The Royal Bank of Scotland (RBS), for instance, said Thursday that a number of material uncertainties arising from the vote could affect the bank’s credit ratings. The Edinburgh-based company on Thursday revealed a contingency plan to move its main operating entity to England in the event of an independence vote.
“RBS believes that this is the responsible and prudent thing to do and something that its customers, staff, and shareholders would expect it to do,” the company said in a statement, adding that it “intends to retain a significant level of its operations and employment in Scotland to support its customers there.”
Oil companies might also find themselves having to make changes depending on how the North Sea oil and gas fields are divided. Given the proposed expulsion of the UK’s nuclear submarines from Faslane in the west of Scotland and the end of a UK defence presence in Scotland, the sector is also going to be heavily affected.
Outside these areas, Watt believes the impact on Scottish businesses is not likely to be as great as some have suggested, given Scotland’s economic solidity and the ties to the rest of the UK that will remain in place: “There is a lot of inward investment coming into Scotland already. It is second only to London, so the country is a positive place to do business regardless.”
Even the currency issue poses less of a conundrum than some suggest, Watt argues. After an independence vote, “any settlement would include a currency agreement,” he said. “We would see Scotland continuing to use the pound or in some way track it. There are ways around that particular issue.”
The question of EU membership is, however, one of the most significant issues, says Watt. “The impact will be felt most by fishing and agriculture businesses,” he said. “Some people think that membership will not be granted, and that is the concern. There is likely to be a long period of negotiation over a range of areas, not least employment legislation.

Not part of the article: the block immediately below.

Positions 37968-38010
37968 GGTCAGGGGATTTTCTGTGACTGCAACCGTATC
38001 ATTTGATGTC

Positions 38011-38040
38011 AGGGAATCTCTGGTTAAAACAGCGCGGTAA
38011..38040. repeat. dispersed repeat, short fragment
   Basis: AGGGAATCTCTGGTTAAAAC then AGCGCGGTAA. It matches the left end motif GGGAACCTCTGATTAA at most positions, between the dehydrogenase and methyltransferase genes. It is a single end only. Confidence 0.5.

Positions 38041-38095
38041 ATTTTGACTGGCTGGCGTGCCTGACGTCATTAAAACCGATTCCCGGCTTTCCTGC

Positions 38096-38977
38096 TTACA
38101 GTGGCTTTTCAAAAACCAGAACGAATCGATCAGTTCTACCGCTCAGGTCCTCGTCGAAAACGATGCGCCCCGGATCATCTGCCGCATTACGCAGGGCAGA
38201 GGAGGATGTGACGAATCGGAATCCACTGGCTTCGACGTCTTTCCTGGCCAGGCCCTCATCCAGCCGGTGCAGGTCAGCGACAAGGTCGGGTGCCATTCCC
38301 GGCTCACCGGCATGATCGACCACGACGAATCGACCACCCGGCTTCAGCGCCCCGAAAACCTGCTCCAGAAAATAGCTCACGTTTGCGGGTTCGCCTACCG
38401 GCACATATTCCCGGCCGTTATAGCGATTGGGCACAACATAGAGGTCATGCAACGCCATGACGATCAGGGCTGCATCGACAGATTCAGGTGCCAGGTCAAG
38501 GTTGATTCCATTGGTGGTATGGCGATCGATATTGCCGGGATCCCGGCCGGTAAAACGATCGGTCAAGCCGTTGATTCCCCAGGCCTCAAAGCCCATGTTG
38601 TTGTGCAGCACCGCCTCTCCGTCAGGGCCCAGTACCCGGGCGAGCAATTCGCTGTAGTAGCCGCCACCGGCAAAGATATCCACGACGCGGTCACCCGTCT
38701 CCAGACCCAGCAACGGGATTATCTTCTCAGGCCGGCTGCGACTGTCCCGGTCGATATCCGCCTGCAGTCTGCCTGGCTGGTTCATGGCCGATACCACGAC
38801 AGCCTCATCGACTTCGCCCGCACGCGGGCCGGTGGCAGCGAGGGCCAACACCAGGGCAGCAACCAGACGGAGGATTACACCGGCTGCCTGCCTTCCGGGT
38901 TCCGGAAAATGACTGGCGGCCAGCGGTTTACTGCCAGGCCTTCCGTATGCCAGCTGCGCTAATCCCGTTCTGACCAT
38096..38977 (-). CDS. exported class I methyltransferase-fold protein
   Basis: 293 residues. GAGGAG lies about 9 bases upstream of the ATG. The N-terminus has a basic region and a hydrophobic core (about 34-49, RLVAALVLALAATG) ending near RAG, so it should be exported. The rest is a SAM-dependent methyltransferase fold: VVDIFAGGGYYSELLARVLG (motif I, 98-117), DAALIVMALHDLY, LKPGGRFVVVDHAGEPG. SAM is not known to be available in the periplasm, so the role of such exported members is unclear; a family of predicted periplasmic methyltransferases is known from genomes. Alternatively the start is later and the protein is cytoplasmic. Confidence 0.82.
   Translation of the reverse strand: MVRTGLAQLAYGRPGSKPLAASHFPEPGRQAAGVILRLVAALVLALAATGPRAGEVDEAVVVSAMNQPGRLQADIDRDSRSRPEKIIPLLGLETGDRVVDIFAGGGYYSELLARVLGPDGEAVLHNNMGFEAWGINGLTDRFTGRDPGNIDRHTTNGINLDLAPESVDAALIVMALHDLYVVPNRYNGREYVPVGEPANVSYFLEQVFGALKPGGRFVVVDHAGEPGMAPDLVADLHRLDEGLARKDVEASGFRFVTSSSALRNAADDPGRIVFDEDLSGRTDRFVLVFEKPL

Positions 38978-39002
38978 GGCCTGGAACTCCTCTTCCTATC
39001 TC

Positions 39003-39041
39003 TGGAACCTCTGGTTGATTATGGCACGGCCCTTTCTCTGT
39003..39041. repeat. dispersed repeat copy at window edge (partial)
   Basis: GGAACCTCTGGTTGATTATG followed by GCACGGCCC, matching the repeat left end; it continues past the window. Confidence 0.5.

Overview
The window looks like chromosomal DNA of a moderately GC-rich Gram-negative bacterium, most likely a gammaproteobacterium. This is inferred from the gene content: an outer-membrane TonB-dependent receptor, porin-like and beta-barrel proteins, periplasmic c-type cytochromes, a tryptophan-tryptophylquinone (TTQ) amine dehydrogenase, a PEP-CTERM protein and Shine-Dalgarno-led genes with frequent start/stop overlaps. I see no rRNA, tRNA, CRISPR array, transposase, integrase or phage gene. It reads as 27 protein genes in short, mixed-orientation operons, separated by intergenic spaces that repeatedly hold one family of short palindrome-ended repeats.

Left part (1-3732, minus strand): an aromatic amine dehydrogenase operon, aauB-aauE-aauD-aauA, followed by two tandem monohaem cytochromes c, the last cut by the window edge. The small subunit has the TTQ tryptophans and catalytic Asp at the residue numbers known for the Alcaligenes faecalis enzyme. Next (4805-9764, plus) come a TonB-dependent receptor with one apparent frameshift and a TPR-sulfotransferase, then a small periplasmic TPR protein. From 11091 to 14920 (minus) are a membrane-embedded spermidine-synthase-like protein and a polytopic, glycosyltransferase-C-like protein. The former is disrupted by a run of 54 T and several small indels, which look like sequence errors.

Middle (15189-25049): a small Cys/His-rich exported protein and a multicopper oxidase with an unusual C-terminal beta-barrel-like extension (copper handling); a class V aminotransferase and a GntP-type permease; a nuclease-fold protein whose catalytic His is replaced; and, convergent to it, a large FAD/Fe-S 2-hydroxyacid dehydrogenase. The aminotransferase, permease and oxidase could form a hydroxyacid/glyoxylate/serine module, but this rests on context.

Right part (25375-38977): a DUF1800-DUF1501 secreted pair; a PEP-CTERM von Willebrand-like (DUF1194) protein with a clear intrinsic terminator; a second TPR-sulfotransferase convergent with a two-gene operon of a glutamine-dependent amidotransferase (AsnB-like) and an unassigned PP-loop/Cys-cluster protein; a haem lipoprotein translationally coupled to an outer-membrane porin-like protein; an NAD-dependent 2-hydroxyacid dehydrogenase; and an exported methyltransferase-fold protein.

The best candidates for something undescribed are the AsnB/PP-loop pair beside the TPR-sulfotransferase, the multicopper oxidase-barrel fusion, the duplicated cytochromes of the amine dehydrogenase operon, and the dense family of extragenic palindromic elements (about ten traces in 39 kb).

“The size of a company is also relevant. If a business is carrying out cross-border trade, it is an important issue, as are the question marks over EU status, currency, and financial services regulation,” Watt added.
Impact on SMEs in Scotland
Smaller businesses arguably have less to worry about. They certainly seem unfazed, according to a recent UK-wide survey from the British Chambers of Commerce reporting that only a small number of businesses believe the referendum is having an effect on them.
Members of the Forum of Private Business (FPB) echo this feeling. “We definitely have some members who will relocate out of Scotland if it becomes independent,” said Alexander Jackman, the FPB’s head of policy. “That said, it may well be that others see opportunities to invest there.
“Overall, they just don’t believe independence is likely and have not done much in terms of contingency planning.”
Jackman explains that FPB members are struggling with a lack of information on what a vote for independence would mean. For instance, they feel there is as yet no clarity around Scotland’s membership in the EU and on the currency issue.
“These are very important issues,” Jackman added. “If Scotland did have to apply for EU membership, then it would face trade barriers for whisky exports, for example. I would imagine some of our larger members are holding off investment until the vote is decided.”
Outcomes after the referendum
It may be a mistake to assume that nothing will change in the event of a vote to retain the union with the UK. David Watt says that even if Scotland votes against independence, further devolution has been promised: “It could still impact income tax levels and welfare payments,” he said. “It’s not as dramatic as independence would be, but there will be changes.”
Another key point for businesses to consider, and plan for where possible, is continuing uncertainty that will remain in the political sphere north and south of the border after the Scottish vote, Watt said.
“There are UK [general] elections in May 2015 with the Scottish parliamentary elections in May 2016, and 2017 will see the possibility of an in/out referendum on the EU for the UK,” Watt said. “It’s going to be an intense period, which will have an impact on business.”
So with continuing political uncertainty being the only constant over the next three years, whatever the outcome of the Scottish referendum, beyond sensible contingency planning, it may make sense to stop waiting for clarity and simply get on with work, Watt said.
“Once the referendum is put to bed, whatever happens, Scotland will be a place worth investing in,” he said. “The economy is on the up, and unemployment is dropping. I am optimistic that it is time to invest in Scotland after September 2014 and across the UK. Businesses should just get on with their plans.”